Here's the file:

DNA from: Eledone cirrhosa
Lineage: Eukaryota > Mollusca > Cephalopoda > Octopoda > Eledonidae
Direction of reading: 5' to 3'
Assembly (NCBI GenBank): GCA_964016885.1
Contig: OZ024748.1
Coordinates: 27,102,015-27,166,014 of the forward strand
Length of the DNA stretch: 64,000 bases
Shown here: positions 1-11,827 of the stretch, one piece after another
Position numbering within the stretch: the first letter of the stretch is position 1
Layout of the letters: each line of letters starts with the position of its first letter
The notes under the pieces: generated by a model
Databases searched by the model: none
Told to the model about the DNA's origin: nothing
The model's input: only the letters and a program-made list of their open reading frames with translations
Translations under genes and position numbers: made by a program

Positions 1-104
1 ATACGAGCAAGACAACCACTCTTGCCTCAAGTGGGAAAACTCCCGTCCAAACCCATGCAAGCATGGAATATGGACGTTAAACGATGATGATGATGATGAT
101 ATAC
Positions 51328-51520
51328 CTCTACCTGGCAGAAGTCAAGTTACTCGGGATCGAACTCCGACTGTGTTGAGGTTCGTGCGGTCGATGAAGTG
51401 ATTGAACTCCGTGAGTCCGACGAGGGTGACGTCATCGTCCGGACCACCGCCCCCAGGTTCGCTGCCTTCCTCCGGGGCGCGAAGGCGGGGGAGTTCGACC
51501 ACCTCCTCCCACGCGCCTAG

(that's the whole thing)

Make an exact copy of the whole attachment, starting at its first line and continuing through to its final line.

DNA from: Eledone cirrhosa
Lineage: Eukaryota > Mollusca > Cephalopoda > Octopoda > Eledonidae
Direction of reading: 5' to 3'
Assembly (NCBI GenBank): GCA_964016885.1
Contig: OZ024748.1
Coordinates: 27,102,015-27,166,014 of the forward strand
Length of the DNA stretch: 64,000 bases
Shown here: positions 1-11,827 of the stretch, one piece after another
Position numbering within the stretch: the first letter of the stretch is position 1
Layout of the letters: each line of letters starts with the position of its first letter
The notes under the pieces: generated by a model
Databases searched by the model: none
Told to the model about the DNA's origin: nothing
The model's input: only the letters and a program-made list of their open reading frames with translations
Translations under genes and position numbers: made by a program

Positions 1-104
1 ATACGAGCAAGACAACCACTCTTGCCTCAAGTGGGAAAACTCCCGTCCAAACCCATGCAAGCATGGAATATGGACGTTAAACGATGATGATGATGATGAT
101 ATAC
Positions 51328-51520
51328 CTCTACCTGGCAGAAGTCAAGTTACTCGGGATCGAACTCCGACTGTGTTGAGGTTCGTGCGGTCGATGAAGTG
51401 ATTGAACTCCGTGAGTCCGACGAGGGTGACGTCATCGTCCGGACCACCGCCCCCAGGTTCGCTGCCTTCCTCCGGGGCGCGAAGGCGGGGGAGTTCGACC
51501 ACCTCCTCCCACGCGCCTAG